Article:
The suspenions of the four players -- Jonathan Vilma, Will Smith, Scott Fujita and Anthony Hargrove -- involved in the New Orleans Saints bounty program have been vacated, a league spokesperson announced Tuesday.
Former NFL Commissioner Paul Tagliabue, who was appointed to handle a second round of player appeals to the league, did find that the players' conduct was detrimental to the league. He says they participated in a performance pool that rewarded key plays -- including hard tackles -- that could justify fines.
"Unlike Saints' broad organizational misconduct, player appeals involve sharply focused issues of alleged individual player misconduct in several different aspects," Tagliabue said in a statement released by the league. "My affirmation of Commissioner Goodell's findings could certainly justify the issuance of fines. However, this entire case has been contaminated by the coaches and others in the Saints' organization."
The NFL reacted to the ruling:
"We respect Mr. Tagliabue's decision, which underscores the due process afforded players in NFL disciplinary matters," the NFL said in a statement released on Twitter. "This matter has now been reviewed by Commissioner Goodell, two CBA grievance arbitrators, the CBA Appeals Panel, and Mr. (Tagliabue) as Commissioner Goodell's designated appeals officer.
"... The decisions have made clear that the Saints operated a bounty program in violation of league rules for three years, that the program endangered player safety, and that the commissioner has the authority under the CBA to impose discipline for those actions as conduct detrimental to the league. Strong action was taken in this matter to protect player safety and ensure that bounties would be eliminated from football."
Vilma's attorney, Peter Ginsberg, said his client plans to pursue a defamation lawsuit.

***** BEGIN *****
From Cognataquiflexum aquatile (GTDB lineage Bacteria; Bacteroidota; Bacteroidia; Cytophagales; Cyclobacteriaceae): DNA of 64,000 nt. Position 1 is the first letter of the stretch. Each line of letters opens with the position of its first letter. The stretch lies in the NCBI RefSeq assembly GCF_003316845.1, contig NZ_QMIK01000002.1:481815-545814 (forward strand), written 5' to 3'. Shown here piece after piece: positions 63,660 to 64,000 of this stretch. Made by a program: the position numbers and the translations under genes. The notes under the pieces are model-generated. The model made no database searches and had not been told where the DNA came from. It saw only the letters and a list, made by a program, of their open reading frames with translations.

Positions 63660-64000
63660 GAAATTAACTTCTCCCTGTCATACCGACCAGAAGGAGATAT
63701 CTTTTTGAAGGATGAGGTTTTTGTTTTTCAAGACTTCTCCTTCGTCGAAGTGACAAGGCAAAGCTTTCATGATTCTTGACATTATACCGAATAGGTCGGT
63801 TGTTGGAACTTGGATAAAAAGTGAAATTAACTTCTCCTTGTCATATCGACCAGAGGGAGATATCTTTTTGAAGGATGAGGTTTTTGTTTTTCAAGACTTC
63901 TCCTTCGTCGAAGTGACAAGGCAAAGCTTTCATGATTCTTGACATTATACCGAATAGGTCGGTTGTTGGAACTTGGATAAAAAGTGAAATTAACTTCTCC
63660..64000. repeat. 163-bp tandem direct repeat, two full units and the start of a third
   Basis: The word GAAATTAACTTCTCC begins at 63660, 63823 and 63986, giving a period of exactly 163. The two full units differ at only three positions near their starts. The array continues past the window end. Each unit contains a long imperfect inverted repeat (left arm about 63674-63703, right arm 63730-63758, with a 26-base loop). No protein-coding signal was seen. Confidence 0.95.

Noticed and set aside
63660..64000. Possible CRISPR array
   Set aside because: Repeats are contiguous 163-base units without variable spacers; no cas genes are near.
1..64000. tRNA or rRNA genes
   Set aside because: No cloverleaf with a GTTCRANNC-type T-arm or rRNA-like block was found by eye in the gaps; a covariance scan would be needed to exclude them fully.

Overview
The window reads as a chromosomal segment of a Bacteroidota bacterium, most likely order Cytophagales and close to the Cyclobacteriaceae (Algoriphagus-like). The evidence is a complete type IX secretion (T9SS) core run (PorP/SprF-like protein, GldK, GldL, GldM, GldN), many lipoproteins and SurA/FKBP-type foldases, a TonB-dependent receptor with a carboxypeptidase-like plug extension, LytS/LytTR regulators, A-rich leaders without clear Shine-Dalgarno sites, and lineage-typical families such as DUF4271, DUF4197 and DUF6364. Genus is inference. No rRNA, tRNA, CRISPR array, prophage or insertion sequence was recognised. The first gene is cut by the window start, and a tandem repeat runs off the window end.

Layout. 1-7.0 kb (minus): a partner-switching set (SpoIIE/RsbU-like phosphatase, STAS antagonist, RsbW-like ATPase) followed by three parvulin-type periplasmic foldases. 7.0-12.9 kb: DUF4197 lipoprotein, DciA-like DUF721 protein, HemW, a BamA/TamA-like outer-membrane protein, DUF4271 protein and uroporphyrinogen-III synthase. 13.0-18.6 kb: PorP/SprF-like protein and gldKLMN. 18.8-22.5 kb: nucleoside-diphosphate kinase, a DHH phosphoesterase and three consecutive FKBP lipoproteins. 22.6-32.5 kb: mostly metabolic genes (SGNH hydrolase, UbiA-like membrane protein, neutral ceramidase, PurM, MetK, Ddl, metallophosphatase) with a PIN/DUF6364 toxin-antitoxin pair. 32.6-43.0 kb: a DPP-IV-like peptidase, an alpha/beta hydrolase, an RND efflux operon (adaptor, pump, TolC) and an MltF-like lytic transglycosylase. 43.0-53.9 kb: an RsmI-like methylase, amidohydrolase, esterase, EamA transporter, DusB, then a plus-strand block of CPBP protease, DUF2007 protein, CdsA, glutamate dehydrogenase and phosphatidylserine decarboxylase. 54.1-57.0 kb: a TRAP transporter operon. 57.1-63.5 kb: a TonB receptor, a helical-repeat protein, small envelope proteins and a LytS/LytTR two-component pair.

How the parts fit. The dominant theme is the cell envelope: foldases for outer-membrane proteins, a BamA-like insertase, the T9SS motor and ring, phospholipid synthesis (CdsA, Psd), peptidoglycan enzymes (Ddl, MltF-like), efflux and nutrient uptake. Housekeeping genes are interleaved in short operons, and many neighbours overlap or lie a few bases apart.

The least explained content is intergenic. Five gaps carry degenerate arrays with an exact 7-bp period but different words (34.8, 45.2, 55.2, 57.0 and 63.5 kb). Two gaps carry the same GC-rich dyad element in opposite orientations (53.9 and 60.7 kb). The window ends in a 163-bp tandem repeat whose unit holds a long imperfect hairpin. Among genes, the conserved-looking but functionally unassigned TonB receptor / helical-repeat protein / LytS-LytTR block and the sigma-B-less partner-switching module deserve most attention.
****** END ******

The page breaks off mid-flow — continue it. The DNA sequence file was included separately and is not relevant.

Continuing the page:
"Jonathan intends to continue to pursue the defamation lawsuit in order to reclaim his reputation," Ginsberg told NFL.com's Albert Breer. "We're pleased that the unjust penalties have been overturned, but this is only one piece in remedying the situation for Jonathan."
Saints quarterback Drew Brees tweeted his support of the players shortly after the suspensions were vacated: "Congratulations to our players for having the suspensions vacated. Unfortunately, there are some things that can never be taken back."
An NFL probe that covered three seasons concluded that Vilma and Smith were ring-leaders of a cash-for-hits program that rewarded injurious tackles labeled as "cart-offs" and "knockouts."
The NFL also concluded that Hargrove lied to NFL investigators to help cover up the program.
The players have been allowed to play while appeals are pending, though Fujita is on injured reserve and Hargrove is not with a team. Shortly before the regular season, the initial suspensions were vacated by an appeal panel created by the league's collective bargaining agreement. Goodell then reissued them with some modifications. Meanwhile, the players have challenged the NFL's handling of the entire process in federal court.
Tagliabue's ruling comes after a new round of hearings that for the first time allowed Vilma's attorneys and the NFL Players Association, which represents the other three players, to cross-examine key NFL witnesses in the probe. Those witnesses included former Saints defensive coordinator Gregg Williams and former Saints assistant Mike Cerullo, who was fired after the 2009 season.
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